Leading Health Systems Change—Perspectives from Federal, State, and Territorial Officials

September 26, 2016|9:47 a.m.| Emily Moore

The final session of ASTHO’s Annual Meeting last week (Sept. 21-22) focused on “leading health systems change” and featured a panel representing leaders at the federal, state, local, and territorial levels. Speakers described their vision for public health as it adapts to the changing landscape and strategies we can leverage in strengthening the public health infrastructure and improving population health outcomes.

Karen DeSalvo, acting assistant secretary for HHS, described the evolving concept of Public Health 3.0. Public Health 3.0 calls on health agencies to expand public health to address all aspects of life that promote health and wellbeing. Dr. DeSalvo described findings from listening sessions held across the country with communities and states that are working together to make a measurable impact in health outcomes despite geographic or economic challenges. Emerging strategies to tackle the social determinants of health in these communities that impact population health include cross-sector partnerships (e.g., collaboration between public health, healthcare, businesses, and community organizations), actionable data to drive informed decision-making, and innovative and flexible funding mechanisms to support innovative programs.

John Auerbach, associate director of policy and acting director of the Office for State, Tribal, Local and Territorial Support at CDC, described frameworks CDC has developed to help public health agencies contribute to, and lead, health systems transformation and impress the importance of addressing the upstream factors that drive health outcomes. Given confusion over the term ‘population health,’ the Three Buckets of Prevention is a framework that explains the differences between traditional clinical prevention, innovative clinical prevention that can improve health, and total population or community-wide interventions. Auerbach noted that public health has a role to play in each ‘bucket’ and needs to think about how to be prepared to contribute to and align efforts in all three areas, particularly as state and local public health agencies engage with private healthcare insurers and providers.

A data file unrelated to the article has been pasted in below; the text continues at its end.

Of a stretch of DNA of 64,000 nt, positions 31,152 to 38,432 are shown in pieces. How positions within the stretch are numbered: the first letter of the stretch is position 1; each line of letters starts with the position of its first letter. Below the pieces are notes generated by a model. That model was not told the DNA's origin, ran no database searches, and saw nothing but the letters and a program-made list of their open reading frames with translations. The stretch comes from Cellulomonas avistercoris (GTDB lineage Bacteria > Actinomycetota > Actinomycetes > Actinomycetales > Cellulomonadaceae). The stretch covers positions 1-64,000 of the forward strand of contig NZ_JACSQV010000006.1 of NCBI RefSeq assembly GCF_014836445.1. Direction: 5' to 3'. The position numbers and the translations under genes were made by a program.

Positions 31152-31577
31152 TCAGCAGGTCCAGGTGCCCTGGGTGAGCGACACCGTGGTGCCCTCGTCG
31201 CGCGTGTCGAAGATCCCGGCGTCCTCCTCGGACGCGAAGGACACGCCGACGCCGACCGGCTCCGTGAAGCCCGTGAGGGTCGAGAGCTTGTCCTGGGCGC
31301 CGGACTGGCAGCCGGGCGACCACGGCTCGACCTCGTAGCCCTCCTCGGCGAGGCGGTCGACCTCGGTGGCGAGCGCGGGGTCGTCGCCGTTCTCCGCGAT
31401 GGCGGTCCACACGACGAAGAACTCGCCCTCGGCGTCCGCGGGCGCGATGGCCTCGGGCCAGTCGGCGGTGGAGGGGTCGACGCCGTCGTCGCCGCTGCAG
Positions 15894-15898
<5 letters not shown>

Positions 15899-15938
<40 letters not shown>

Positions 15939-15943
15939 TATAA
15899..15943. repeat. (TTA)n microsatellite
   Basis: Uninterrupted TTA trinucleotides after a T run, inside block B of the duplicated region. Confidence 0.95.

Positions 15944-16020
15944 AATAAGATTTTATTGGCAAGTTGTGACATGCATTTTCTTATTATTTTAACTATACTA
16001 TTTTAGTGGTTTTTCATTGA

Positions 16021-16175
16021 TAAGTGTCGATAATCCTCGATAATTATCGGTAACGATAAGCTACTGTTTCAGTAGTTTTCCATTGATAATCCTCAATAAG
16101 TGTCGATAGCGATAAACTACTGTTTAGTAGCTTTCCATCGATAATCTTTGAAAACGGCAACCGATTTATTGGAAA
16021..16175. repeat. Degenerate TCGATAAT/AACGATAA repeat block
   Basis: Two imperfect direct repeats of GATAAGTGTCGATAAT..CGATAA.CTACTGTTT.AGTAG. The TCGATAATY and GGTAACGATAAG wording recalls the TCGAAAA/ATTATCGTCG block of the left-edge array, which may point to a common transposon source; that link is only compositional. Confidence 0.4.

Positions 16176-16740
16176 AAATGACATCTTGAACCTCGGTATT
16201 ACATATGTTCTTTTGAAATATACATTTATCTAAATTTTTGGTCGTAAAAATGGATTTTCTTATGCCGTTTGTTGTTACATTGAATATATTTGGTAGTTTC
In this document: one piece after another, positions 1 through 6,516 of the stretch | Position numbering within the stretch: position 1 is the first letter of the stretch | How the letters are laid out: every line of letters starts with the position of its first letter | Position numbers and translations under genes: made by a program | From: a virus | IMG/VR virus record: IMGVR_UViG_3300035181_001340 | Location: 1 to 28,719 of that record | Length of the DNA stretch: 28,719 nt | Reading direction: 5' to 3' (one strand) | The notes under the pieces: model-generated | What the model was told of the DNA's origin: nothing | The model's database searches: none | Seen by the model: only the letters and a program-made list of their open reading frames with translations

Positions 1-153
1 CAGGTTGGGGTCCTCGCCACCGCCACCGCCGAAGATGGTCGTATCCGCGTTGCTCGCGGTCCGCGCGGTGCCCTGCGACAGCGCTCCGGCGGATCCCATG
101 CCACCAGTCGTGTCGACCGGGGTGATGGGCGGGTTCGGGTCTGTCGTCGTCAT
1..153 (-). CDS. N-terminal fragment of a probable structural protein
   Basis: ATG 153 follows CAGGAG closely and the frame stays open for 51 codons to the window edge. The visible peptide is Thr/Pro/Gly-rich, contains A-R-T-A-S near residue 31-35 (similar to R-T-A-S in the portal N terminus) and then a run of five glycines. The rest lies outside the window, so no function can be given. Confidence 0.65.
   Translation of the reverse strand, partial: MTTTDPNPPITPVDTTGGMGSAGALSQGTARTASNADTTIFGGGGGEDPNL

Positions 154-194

Auerbach then highlighted two initiatives that are part of CDC’s efforts to support health systems change: the 6|18 Initiative: Accelerating Evidence into Action and the Health Impact in Five Years (HI-5). The 6|18 initiative encourages private and public payers to implement 18 evidence-based interventions to address six high-burden health conditions (e.g., unintended pregnancy, tobacco use, and asthma). The HI-5 initiative focuses on policies that have evidence of demonstrated health improvements in five years. State and territorial health officials can encourage adoption of these policies in their state.